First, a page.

What gives fans cause for optimism is the way Sosa adjusted to the Southern League in 2022 after initially struggling at the level the prior year. In 289 plate appearances with the Barons, Sosa produced an attention-grabbing .331/.384/.549 slash line with 14 home runs and a 141 wRC+. Those are the types of numbers that will get evaluators' attention.
Even more positive were underlying plate discipline and bat-to-ball numbers. During his time with the Barons, Sosa had a 7.3% BB rate and an impressive 13.8%K rate. His ability to put the bat on the ball with consistency and do so in a meaningful way was a major driver in his ascension to the South Side of Chicago last season.
Despite the initial struggles, Sosa is a player that can certainly be labeled as intriguing and someone that could be a long-term solution at the second base position. Following his demotion, Lenyn went to Triple-A Charlotte and produced well in the offensive environment that is Truist Park. For the season across Double-A and Triple-A, he slashed a solid .315/.369/.511 with 23 home runs. His upside and track record of adjustments following initial struggles across various levels gives rise to optimism that he could play a significant role for the 2023 White Sox.
The ship has seemingly sailed on a veteran grabbing hold of the position heading into the season. With Jean Segura being the most recent option to come off the board and the team declining Josh Harrison's 2023 option, it appears as though there will be a youth movement at second base for the Chicago White Sox this coming year.
As previously alluded to, I think many in the fan base would feel a lot more comfortable with some type of veteran option. It's never been a bad thing for young, unproven talent — no matter how highly regarded they are — to have to earn their way into the everyday lineup. This really should be no exception, particularly for a team with so much riding on getting off to a quick start as the Sox.
Given the fact that the team is likely near its payroll ceiling (I'm not going to say more but you all know what I want to), Romy Gonzalez along with Lenyn Sosa and Leury Garcia, who we don't need to discuss, will be the ones duking it out for playing time. Adding a player like Elvis Andrus would likely assuage the fears of many, if we are being honest.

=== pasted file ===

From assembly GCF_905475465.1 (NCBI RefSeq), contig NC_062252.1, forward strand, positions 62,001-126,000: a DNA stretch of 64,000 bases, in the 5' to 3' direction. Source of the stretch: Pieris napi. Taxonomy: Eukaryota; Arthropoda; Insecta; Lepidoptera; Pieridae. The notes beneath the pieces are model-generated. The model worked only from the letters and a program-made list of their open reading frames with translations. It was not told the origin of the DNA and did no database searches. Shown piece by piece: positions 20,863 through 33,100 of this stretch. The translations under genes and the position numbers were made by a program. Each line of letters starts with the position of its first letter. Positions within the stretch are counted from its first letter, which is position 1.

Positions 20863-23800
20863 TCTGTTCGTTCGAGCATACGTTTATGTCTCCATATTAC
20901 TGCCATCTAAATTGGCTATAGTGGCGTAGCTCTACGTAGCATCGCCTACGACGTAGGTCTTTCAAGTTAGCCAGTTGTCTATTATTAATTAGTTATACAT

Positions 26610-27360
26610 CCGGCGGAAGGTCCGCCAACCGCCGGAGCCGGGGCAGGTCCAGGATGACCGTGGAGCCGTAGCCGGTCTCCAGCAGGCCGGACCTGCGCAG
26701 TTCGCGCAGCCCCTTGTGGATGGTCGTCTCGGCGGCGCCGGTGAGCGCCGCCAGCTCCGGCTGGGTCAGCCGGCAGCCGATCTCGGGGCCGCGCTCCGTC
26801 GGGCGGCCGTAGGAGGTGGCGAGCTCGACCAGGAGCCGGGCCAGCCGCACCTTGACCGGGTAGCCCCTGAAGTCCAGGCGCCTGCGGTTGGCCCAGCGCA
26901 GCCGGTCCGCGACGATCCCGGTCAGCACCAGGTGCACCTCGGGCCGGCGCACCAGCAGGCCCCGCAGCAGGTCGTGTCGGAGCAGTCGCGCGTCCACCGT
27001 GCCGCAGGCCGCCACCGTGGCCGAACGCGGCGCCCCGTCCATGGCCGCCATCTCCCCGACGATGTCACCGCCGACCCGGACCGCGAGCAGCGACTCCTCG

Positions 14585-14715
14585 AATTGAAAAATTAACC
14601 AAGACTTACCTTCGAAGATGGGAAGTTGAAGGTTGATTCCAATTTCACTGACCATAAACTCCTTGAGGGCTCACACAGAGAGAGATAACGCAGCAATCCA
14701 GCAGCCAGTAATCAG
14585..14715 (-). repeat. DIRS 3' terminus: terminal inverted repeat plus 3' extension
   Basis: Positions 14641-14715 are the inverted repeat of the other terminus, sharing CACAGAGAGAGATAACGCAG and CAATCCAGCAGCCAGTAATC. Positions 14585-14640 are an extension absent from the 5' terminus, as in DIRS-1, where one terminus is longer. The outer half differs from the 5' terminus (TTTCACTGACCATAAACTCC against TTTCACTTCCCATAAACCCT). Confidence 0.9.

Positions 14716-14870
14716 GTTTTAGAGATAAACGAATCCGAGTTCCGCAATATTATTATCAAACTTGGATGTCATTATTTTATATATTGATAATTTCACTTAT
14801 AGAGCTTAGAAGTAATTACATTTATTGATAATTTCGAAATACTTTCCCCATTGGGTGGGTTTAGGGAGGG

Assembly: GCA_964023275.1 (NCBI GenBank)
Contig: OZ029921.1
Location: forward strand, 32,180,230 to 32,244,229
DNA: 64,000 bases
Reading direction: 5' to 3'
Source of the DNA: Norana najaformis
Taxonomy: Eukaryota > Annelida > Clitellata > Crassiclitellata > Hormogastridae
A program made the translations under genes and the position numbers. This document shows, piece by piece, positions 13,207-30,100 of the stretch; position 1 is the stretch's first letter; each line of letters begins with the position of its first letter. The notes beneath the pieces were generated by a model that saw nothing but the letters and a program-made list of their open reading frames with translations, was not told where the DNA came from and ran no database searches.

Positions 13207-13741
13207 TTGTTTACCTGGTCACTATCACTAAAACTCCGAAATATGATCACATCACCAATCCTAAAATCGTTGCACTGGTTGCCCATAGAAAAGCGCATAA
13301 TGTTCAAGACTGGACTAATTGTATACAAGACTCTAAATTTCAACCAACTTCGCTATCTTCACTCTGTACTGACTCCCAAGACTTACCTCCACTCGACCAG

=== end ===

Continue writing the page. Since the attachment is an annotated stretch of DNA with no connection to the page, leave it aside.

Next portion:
Andrus equated himself very nicely last season after the White Sox acquired him on Aug. 19. For the remainder of the season, Elvis produced a 119 wRC+ and nine home runs, which was second only to Eloy Jimenez's 10 during that span. Admittedly, that was a significant spike in production for Andrus in a small sample as he produced a roughly league average 98 wRC+ before his DFA by Oakland.
Andrus isn't a sure bet to produce close to the level offensively that we saw in his time with the Sox last year again, as that was his first above average production level since 2017. However, it's an added layer of insulation for a team that needs to do everything in their power to maximize the 2023 season.
Sure, it's not out of the realm of possibility that Gonzalez or Sosa will outproduce Andrus in 2023, but having a viable Major League option at the season's outset wouldn't be a detriment in any way. While we don't know if Andrus will be in play for a starting shortstop role elsewhere, trying to entice him to return to the Sox would be worthwhile. If Andrus were to falter, the South Siders have young options available ready to assume his roster spot.
All winter, I've talked at every turn that the White Sox need to try to minimize their risk as much as possible heading into the 2023 campaign. Hedging their bets with a veteran option at second base would be a great way to do that. I'm personally intrigued by Lenyn Sosa and the idea that he could be a long-term solution at the position, but banking on that heading into the season is too much risk for my liking.